Regional News of Sunday, 1 August 2010
Takoradi, Aug 1, GNA - Mr Alex Tettey-Enyo, Minister of Education, on Saturday said plans to enrol the first year group to Senior High School this academic year, is on course and there should be no cause for alarm.
He said efforts were being made to ensure that all Senior High Schools and Technical Institutes were provided with at least the minimum requirements to facilitate teaching and learning.
Mr Tettey-Enyo was speaking at the 25th anniversary celebration of the Bompeh Senior High Technical School, which was on the theme "Bompeh at 25, Achievements, Challenges and the Way Forward as a Day School", at Takoradi.
He said government has awarded contracts for the commencement of
of infrastructural work to begin in Senior High Schools and reports indicate work has already started in most of the schools.
Mr Tetteh-Enyo commended the metropolitan, municipal and district assemblies that are supporting some schools in this respect, adding that, the numerous works to be done in the schools have been staggered in phases and efforts were being made to ensure that all schools have their fair share of
In addition, he said, with the support of the Agriculture Development Bank (ADB) and other development partners, construction works were going on in some schools to improve the infrastructural needs in those schools.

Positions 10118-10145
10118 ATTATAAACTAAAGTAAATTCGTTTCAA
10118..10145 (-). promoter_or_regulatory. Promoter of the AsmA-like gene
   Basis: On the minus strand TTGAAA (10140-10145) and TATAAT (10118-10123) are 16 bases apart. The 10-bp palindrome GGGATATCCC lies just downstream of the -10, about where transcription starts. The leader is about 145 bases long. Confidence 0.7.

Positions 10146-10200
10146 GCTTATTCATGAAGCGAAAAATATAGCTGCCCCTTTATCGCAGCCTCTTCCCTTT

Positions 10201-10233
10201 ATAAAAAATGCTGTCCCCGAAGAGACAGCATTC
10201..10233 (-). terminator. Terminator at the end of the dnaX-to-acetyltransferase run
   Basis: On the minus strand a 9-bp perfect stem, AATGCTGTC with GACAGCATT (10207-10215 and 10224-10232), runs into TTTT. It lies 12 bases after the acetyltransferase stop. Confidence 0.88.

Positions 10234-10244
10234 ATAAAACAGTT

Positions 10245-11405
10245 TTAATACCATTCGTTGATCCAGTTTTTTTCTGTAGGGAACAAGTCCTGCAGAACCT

Mr Tetteh-Enyo said the government has put in place some initiatives to improve the Computerized School Selection and Placement System ( CSSPS) and expressed the hope that as many candidates as possible that qualify for this year's admissions, would have access to continue their education in the Senior High School or Technical Institute.
He said initial preparation towards the review of the school curriculum to meet the current changes in the duration of Senior High School has started and there should not be any problem in that respect.
Mr Tetteh-Enyo said with the support of the ADB, the capacity building training for Senior High School teachers in the core subjects is on course and there are other training programmes which have been planned and would be executed soon to help improve education delivery in schools.
He urged school authorities not to relent in their efforts at marrying discipline with academic pursuit and asked school boards, Parent Teacher Associations and communities to put in place measures that would help school administrators to deal effectively with the current upsurge of student indiscipline which remains a threat to academic pursuits and the moral fabric of the society.
Professor Domwini Dabire Kuupole, Pro-Vice Chancellor of the University of Cape Coast (UCC), called on the government to re-position the country's Technical and Vocational Education and Training (TVET) to become the catalyst for development.
He noted that the TVET has suffered some negative perceptions from portions of the public over the years and it was not uncommon to have people who believe that technical schools were for dropouts or people who failed to progress
to higher levels within the general and grammar schools.
"That explains why I am really interested in the aspect of the function of the Council for Technical and Vocational Education Training (COTVET), which deals with sensitizing the public on the new vision for TVET", Professor Kuupole said.
He advised the continuing students of the school to cultivate self and group discipline because effective learning could only take place within the confines of a disciplined environment.